Employing a novel brain imaging technique, neuroscientists were able to see the behaviour of an investigational drug for Parkinson's disease.
The finding could mean both that this drug may help alleviate some Parkinson's symptoms and that similar brain scans could speed the development of new drugs designed to influence activity in the brain.
AdvertisementThe study represents the first use of the technique in humans - called perfusion MRI - to test a drug still in development, according to the researchers at Washington University School of Medicine in St. Louis.
Perfusion MRI allowed the researchers to measure blood flow in the brain and even to determine the precise blood level of the drug, SYN115, needed to affect particular regions of the brain.
They were able to demonstrate that the drug may be a viable therapy when combined with levodopa (L-Dopa), currently the most effective treatment for patients with Parkinson's disease.
The study, a Phase 2 clinical trial, used two doses of the investigational drug. Its safety already had been tested in healthy volunteers. The goal was to determine what might be a reasonable dose for a larger clinical trial in Parkinson's disease.
Unlike L-Dopa, which works through the brain's dopamine system, SYN115 interacts with the brain's adenosine A2a receptor. That receptor can modify the effects of the neurotransmitters glutamate and dopamine and is thought to be a potential therapeutic target not only for Parkinson's disease but also for insomnia, pain, drug addiction and depression.
"This study is important because it demonstrates this may be a useful approach for studying investigational drugs," says lead investigator Kevin J. Black.
"We were able to determine both that the drug gets into the brain to exert its effects and that it has a larger effect at a higher dose," he added.
Black and his team used a new, FDA-approved type of perfusion MRI called arterial spin labeling (ASL), which uses MRI scans to measure blood flow in the brain.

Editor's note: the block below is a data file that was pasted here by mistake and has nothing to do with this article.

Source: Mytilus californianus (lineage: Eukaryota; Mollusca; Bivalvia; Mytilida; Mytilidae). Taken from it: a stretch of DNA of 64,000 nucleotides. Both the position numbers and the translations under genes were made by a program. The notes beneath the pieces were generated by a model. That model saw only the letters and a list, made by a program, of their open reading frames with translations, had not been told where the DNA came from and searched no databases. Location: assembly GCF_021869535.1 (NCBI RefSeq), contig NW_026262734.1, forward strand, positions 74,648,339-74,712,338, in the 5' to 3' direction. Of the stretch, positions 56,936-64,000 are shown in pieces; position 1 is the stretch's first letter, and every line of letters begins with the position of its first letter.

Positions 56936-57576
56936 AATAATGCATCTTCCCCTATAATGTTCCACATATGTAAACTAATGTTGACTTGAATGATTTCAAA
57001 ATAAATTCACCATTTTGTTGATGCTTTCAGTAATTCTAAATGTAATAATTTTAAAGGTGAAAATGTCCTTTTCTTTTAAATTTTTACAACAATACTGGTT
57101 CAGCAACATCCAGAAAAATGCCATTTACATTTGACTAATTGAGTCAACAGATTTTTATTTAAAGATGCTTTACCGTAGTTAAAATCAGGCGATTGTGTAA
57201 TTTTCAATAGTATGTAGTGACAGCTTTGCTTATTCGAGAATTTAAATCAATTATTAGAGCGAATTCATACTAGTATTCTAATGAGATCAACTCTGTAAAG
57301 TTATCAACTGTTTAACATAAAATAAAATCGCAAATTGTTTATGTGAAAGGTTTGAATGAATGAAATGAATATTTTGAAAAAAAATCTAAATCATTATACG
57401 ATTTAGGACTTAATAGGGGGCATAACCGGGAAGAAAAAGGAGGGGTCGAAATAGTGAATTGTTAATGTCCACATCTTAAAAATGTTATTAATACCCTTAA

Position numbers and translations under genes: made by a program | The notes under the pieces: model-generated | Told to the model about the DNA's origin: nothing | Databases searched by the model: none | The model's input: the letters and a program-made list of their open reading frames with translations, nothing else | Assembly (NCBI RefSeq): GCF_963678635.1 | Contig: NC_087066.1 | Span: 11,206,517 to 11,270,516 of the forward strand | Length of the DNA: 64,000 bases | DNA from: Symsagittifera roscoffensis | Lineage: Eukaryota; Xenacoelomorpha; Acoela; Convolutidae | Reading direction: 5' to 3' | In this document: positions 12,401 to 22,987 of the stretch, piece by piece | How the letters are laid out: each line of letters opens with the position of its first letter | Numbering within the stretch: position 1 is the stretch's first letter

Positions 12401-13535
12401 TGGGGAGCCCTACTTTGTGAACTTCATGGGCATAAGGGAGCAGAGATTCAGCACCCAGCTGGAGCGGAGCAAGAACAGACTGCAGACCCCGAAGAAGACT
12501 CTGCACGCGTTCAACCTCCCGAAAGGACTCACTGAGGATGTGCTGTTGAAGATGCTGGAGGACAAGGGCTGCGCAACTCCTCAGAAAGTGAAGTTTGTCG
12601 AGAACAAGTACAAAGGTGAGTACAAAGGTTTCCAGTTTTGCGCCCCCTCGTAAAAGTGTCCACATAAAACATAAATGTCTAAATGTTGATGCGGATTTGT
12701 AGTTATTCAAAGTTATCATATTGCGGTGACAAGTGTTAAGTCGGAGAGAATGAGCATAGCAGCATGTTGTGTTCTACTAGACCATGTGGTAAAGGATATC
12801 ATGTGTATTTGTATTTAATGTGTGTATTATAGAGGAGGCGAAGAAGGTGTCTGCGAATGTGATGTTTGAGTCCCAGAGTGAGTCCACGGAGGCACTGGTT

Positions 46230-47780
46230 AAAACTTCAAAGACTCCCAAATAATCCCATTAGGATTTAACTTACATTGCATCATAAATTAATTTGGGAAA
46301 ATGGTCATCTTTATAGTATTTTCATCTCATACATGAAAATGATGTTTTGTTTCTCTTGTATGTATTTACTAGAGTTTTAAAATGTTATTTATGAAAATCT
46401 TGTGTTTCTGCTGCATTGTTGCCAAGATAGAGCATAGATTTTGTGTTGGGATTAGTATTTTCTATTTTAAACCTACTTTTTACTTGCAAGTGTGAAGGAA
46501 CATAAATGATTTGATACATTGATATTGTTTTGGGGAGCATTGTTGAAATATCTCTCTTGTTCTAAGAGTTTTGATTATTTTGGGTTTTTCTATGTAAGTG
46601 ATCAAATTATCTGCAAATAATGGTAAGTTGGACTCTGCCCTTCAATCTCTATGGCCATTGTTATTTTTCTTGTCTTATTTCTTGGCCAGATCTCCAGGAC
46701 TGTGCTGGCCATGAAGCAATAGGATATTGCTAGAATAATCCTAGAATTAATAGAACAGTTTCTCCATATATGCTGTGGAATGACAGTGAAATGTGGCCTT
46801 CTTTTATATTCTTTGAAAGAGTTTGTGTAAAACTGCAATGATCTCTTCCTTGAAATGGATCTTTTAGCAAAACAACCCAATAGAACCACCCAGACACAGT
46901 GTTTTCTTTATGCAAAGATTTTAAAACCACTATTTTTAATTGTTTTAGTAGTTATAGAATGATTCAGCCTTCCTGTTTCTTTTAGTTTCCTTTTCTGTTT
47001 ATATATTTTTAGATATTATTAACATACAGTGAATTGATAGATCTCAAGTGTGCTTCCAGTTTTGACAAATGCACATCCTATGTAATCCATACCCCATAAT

"The ASL method works much better at comparing brain activity over that longer time period," said Black.
His team tested 21 Parkinson's patients, comparing ASL functional MRI scans among patients who took only L-Dopa and those who took L-Dopa combined with either 20 milligrams or 60 milligrams of SYN115.
Patients who received SYN115 experienced decreased blood flow in specific brain structures, with the biggest decreases occurring in the thalamus.
"The nerve cells that send signals to the thalamus are mostly inhibitory in nature," said Black.
"So we believe these decreases represent the brain taking its foot off of the brake pedal. The more drug in the system, the less 'braking' influence there is on the thalamus, which would then allow the thalamus to send positive signals to the brain's cortex, where movements are initiated," he added.
Decreases in blood flow were more significant in subjects who had higher blood levels of the investigational drug. More study will be required to learn whether even higher doses might have a bigger influence on brain activity, said Black.
It also will be important to determine whether the decreased blood flow seen in the MRI scans will ease clinical symptoms of Parkinson's disease, such as tremors, weakness, stiffness and difficulty walking, he added.
The study is published in The Journal of Neuroscience.